This post is particularly interesting for me, because I always think that as a foreigner coming to a new country I need to adapt to the language, habits and way of life of the host country. It is good for me, it’s good for the locals and in my opinion it is polite to try and give my best to adapt. I don’t feel that I am “losing myself”. I feel that I am enriching myself and adding another layer to my character and personality. The best way to experience a life (or even a tourist trip) abroad is to learn the local language, phrases and customs. Some common characteristics of a whole nation or a region or a city or a neighborhood or a community are woven in the language or customs. Learning the language and local customs helps me to better understand the spirit and mindset of the locals and “feel” the local way of life.
    I wrote you before ( that I find it very positive you trying to adapt to Macedonia by learning the language and local way of life.
    I, as well, do not understand people or whole communities refusing to adapt and living as enclaves. For me going to vacation to Bali and having an European breakfast doesn’t make sense, let alone moving to another country and trying to live as in your own country 🙂

    Another point in your post is very troubling for me, that you would not raise your children in Macedonia. I think it is very realistic and you have caught the essence of it. This is the reason many people with families, have moved abroad, although they made a decent living in Macedonia. They simply saw no positive future for their children. I had the similar feeling for the USA when I was there some years ago. I liked the life, the living standard, but it seemed to me not the right place for raising children.

    All in all, seems to me that you have done good job in adapting, since you start to think like a Macedonian, enjoying the positives of life in Macedonia 🙂 and unfortunately not seeing a very bright future if things do not start to change 🙁

    I wish you all the best,

    1. Hi Viktor,

      I’m happy my posts interests you, especially because you are going through the same change. Even though it has been almost 2.5 years since I came here, I still feel I am learning and adapting. Also I’m glad you have the same view as I have on the issue I have with foreigners not adapting at all. If you don’t even try to learn the way of life in another country, whats the use? You are not enriching yourself at all in that case. And most foreigners I know here are adapting or already adapted, it’s interesting how they have changed over the years.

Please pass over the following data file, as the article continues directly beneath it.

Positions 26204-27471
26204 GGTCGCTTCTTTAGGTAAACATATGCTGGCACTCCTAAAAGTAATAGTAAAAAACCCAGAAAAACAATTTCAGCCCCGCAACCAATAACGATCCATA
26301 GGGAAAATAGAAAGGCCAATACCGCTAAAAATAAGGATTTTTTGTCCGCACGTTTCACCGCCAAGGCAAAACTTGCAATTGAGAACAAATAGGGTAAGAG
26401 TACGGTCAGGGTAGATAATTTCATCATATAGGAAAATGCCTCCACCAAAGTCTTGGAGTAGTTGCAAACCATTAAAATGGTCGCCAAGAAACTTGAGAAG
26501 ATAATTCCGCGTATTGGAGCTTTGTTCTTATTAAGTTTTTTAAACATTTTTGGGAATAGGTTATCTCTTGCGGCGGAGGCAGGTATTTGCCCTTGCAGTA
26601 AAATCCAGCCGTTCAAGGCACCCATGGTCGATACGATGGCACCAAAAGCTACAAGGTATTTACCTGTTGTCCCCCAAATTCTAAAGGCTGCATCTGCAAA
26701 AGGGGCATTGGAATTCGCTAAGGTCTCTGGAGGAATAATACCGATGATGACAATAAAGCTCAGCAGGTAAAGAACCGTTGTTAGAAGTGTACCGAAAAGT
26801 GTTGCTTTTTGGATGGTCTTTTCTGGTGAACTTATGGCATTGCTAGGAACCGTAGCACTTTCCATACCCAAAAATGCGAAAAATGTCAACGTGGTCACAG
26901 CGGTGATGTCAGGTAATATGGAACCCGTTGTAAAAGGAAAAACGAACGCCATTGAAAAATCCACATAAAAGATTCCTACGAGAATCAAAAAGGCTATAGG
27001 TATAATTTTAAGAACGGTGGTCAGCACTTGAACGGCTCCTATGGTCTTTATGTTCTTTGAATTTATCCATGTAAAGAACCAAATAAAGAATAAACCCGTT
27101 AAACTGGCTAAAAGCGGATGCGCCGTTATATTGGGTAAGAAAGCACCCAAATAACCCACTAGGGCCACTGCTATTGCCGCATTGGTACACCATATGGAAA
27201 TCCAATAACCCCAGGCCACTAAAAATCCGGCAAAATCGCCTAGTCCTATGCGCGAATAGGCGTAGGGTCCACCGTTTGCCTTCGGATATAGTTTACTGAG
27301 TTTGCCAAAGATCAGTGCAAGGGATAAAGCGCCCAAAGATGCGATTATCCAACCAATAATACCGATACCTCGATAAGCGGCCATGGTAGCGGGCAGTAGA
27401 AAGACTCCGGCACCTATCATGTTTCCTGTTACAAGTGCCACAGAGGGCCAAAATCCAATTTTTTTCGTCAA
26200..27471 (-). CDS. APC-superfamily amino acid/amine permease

About the point that is troubling you, it’s troubling for me as well. Especially because I like my life here at the moment. But with the crisis Macedonia is in now… I simply can not allow my own children (in the future) to go through this and get an education here. So I do wish Macedonia can turn in the near future to be a country which is child-friendly 😉 but for that part even I’m not very positive about it.

      Thank you for your comment and your views. I wish you all the best,

  2. Very interesting!
    There’s an opposite to de’javu. They call it jamais vu. It’s when you meet the same people or visit places, again and again, but each time is the first. That’s how I feel about Macedonia.

    I am an Indonesian married with Macedonian man but I live in London.
    I used to live there for one year and I have visited it almost every year since 2003. There are many things I love than what I dislike about it but it’s all about compromising. I experienced being an immigrant in two very different countries but it’s all about how to learn to love where you are living, respect the people and the custom. I speak Macedonian, I love the food and last but not least I Love my man.

    Best of Luck Lise

  3. Hi Lise, its great to read this. I live in Ireland 9 years. As you know I am Dutch. It was also great to read Viktor’s view. The language in Dublin is English as Irish is only spoken by a very small percentage and in some areas. One time I was thinking of learning it but not knowing anyone who speaks it I spent more time on travelling around the country and meet people and enjoy there pub and music culture. I saw so much more than most Irish of the country and I never finish. But hanging out with foreigners and locals is important for me. Also hanging out with Dutch as it will stay your own language and culture. I never going to feel Irish but I am not dully Dutch either anymore. The foreign people understand you and you make friends so much easier with people that had an international experience. Meeting Irish is the reason maybe why I am here and I feel the Irish culture is going so well together with thr Dutch. I also suggest everyone to spend time aboard and meet the locals. It give you much different and more creativer view on everything. It doesnt matter what country.